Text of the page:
Third, state legislators need to repeal the Illinois preemption on rent control. It is a disgrace to the millions of renters in our state that Illinois bans all forms of government rent controls, which could substantially limit landlords’ ability to endlessly raise rents. States like Oregon not only have statewide rent caps that landlords cannot exceed, but also allow local governments to implement their own rent controls to ensure that regional needs are met. Illinois should at the very least remove the preemptive ban on local governments like Champaign and Urbana from passing rent controls, so local leadership can step in on behalf of renters, putting basic restrictions on rental companies’ ability to transfer the wealth of the many into the hands of the few. 

Finally, township governments must take a leading role in protecting the rights of renters. Because of the lacking social safety nets at both the federal and state levels, which tragically leave so many of our fellow neighbors behind, township governments are often the last hope for support for those needing it most. That’s why it’s essential for township governments to enact bold, progressive, forward-thinking policies. 

In 2020, the Cunningham Township supervisor’s office supported a referendum that sought to expand the tax base and subsequently increase funding for their social support programs, including renters’ funding. Their referendum passed, and since then, their office has provided record levels of assistance to renters in dire need. This is a first step toward township government realizing their appropriate role in providing critical financial assistance to renters in our community.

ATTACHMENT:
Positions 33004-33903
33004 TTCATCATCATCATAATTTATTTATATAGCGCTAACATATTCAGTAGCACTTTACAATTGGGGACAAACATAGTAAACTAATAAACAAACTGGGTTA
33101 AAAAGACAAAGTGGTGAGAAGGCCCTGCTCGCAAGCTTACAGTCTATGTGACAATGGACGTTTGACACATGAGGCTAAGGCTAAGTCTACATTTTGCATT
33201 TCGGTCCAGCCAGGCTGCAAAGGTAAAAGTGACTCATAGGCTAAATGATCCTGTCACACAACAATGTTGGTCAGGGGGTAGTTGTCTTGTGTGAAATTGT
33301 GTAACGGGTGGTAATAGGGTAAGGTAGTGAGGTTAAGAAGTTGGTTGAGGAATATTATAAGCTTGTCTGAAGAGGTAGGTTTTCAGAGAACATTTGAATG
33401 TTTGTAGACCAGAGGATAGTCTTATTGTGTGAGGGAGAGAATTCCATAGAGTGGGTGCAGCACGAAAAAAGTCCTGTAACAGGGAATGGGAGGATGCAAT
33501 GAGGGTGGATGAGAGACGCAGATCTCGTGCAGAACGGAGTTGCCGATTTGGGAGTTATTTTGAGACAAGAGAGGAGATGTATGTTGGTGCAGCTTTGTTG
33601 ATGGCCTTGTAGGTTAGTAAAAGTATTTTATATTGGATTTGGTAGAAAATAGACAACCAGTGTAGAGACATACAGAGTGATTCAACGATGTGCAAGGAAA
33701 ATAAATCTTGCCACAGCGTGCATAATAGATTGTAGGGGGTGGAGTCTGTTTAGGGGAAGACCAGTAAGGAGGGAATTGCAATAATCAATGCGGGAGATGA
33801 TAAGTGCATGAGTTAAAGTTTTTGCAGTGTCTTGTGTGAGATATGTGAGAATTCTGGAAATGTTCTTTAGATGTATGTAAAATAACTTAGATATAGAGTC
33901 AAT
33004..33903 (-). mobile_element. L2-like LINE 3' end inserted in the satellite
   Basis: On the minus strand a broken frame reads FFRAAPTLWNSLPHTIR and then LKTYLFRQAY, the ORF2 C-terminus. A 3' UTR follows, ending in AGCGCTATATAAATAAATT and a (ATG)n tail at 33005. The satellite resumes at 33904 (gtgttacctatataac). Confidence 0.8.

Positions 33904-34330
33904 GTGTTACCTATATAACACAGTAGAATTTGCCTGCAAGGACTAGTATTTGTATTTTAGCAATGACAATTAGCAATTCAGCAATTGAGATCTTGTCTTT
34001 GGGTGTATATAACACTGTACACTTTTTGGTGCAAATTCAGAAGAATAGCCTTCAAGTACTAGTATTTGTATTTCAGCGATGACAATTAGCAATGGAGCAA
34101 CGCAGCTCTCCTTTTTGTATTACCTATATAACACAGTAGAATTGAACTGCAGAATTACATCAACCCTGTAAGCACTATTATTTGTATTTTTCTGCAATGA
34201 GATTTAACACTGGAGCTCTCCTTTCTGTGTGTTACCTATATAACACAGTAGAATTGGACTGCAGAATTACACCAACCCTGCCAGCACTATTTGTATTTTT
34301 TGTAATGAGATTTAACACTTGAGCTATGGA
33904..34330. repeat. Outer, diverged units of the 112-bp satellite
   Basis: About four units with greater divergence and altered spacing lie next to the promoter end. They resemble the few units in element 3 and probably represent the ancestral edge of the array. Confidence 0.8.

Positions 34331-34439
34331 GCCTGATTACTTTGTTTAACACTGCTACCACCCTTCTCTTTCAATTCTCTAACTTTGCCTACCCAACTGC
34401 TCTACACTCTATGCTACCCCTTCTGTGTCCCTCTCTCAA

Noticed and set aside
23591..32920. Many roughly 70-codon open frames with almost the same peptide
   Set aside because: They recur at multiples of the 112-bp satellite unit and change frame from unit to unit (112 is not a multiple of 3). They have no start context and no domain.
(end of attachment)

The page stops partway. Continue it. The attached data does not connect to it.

Township governments should be working to grow their budgets through progressive taxation — ensuring proportional tax obligations so those with the most, such as big landlords, pay their fair share into these important support funds, while ensuring average homeowners are spared from increased tax obligations. Townships must also prioritize rental assistance funding at this critical moment for the well-being of C-U renters. I implore the City of Champaign Township office, as well as the Cunningham Township office, to continue growing their budgets through securing new grant funding as well as progressive taxation to provide financial help to the most vulnerable in our community. 

What is abundantly clear to those of us paying the continually rising cost of rent in C-U is that a free-market, profit-based housing scheme is not a sufficient way to house people. We need intervention to ensure that we can increase the non-market housing supply, democratize housing, implement rent controls to rein in the profiteering of corporate landlords, as well as provide critical financial assistance to those needing it most. Renters deserve this help, and they need it now.

Grant is a lifelong Champaign County resident. He holds a bachelor’s degree in political science from Illinois State University and closely follows current events.